The stages of grief ... from houses sold to relationships left to death. http://www.nytimes.com/2008/03/27/garden/27letgo.html?ex=1364356800&en=2770ec217ef40022&ei=5124&partner=permalink&exprod=permalink
Death of the physical body or death of the assured understanding that everyone reads English as well as I do. Case in point is the article with the New York Times. Each word in there is linked to a dictionary which defines it for readers who don't know how to read English or who read but don't understand the word they see on the page. But dictionaries, while good, do not give a whole story. They can't. They only define and pin a word to a page like a butterfly to a display board. Words live in the culture. And without context, all that anyone writes are just ... words. Shakespeare said it best in MacBeth....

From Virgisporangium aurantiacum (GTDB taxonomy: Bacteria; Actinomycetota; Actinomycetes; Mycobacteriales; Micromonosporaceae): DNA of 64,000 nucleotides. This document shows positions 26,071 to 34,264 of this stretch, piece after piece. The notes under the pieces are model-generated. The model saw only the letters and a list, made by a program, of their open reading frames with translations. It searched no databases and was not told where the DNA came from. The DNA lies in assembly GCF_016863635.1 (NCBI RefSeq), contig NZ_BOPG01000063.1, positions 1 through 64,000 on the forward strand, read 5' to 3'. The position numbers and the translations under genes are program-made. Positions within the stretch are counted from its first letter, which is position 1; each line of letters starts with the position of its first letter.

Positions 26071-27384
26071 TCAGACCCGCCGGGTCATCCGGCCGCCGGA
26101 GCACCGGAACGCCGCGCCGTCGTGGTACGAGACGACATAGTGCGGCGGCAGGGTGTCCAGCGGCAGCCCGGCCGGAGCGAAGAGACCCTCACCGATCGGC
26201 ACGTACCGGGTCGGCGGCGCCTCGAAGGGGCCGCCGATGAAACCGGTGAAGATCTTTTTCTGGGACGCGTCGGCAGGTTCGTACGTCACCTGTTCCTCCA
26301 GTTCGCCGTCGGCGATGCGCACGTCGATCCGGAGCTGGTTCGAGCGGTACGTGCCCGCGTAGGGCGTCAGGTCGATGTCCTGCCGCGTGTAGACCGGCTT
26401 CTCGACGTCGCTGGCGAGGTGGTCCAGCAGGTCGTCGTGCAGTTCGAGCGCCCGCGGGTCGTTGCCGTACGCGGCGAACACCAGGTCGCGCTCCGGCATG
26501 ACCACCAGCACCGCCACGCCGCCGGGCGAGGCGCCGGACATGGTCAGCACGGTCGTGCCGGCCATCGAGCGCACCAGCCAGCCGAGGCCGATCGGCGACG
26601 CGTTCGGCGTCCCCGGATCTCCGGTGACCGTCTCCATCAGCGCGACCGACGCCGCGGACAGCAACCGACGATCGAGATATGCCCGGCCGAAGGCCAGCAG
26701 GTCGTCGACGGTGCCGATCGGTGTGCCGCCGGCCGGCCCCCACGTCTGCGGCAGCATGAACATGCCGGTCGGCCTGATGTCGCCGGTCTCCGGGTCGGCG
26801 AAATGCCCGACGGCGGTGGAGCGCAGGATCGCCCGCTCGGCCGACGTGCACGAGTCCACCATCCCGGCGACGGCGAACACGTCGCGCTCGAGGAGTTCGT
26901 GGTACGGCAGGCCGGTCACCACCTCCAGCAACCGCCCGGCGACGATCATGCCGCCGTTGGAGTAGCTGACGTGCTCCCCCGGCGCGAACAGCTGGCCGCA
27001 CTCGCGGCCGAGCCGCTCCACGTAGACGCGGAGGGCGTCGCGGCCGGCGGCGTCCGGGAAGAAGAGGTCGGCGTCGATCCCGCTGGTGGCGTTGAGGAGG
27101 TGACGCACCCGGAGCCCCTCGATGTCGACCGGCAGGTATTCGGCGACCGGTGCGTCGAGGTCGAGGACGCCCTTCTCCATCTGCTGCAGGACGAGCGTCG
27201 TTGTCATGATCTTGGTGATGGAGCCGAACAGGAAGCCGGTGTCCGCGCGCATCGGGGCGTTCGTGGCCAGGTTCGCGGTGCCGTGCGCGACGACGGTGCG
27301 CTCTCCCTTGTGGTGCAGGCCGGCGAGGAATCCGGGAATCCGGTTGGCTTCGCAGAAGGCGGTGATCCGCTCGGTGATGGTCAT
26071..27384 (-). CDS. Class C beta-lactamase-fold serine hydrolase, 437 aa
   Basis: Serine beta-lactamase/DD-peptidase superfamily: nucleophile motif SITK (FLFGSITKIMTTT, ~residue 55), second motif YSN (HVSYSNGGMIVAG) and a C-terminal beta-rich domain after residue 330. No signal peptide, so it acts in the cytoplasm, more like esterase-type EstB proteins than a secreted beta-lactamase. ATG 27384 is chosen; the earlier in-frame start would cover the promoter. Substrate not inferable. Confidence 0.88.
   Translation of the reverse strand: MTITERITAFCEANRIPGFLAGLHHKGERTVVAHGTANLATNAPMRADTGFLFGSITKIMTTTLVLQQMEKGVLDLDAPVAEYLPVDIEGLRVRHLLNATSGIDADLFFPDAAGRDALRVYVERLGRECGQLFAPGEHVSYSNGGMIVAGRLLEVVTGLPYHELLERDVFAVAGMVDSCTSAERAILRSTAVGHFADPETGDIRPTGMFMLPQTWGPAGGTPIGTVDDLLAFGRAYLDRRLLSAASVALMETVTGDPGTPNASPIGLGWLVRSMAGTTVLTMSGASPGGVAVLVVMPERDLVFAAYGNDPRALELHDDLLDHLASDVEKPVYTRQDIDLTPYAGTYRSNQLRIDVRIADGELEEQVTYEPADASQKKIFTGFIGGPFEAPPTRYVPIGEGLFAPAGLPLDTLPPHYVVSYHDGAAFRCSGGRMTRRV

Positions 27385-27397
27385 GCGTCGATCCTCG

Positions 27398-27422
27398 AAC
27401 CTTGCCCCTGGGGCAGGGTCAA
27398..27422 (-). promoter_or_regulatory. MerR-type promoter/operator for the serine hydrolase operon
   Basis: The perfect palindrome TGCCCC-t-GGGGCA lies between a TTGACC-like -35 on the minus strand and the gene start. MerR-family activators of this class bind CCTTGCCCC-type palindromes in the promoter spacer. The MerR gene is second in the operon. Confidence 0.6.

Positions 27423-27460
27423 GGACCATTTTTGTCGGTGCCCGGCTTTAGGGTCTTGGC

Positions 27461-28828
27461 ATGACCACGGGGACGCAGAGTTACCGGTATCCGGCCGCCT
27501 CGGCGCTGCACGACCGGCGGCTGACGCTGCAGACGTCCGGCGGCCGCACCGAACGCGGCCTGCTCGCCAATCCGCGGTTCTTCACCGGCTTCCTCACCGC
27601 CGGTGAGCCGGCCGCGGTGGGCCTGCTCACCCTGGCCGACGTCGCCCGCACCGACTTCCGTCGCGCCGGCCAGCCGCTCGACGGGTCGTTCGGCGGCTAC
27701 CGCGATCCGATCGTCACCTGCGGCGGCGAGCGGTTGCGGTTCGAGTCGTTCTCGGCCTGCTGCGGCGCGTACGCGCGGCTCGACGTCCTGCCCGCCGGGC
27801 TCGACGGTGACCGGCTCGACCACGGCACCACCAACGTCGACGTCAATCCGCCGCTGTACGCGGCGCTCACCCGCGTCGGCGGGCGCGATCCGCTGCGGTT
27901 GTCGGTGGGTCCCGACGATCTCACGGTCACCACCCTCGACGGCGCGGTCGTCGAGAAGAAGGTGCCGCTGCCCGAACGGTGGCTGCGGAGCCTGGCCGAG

There would have been a time for such a word.To-morrow, and to-morrow, and to-morrow,Creeps in this petty pace from day to dayTo the last syllable of recorded time,And all our yesterdays have lighted foolsThe way to dusty death. Out, out, brief candle!Life's but a walking shadow, a poor playerThat struts and frets his hour upon the stageAnd then is heard no more: it is a taleTold by an idiot, full of sound and fury,Signifying nothing.
SCENE V. Dunsinane. Within the castle.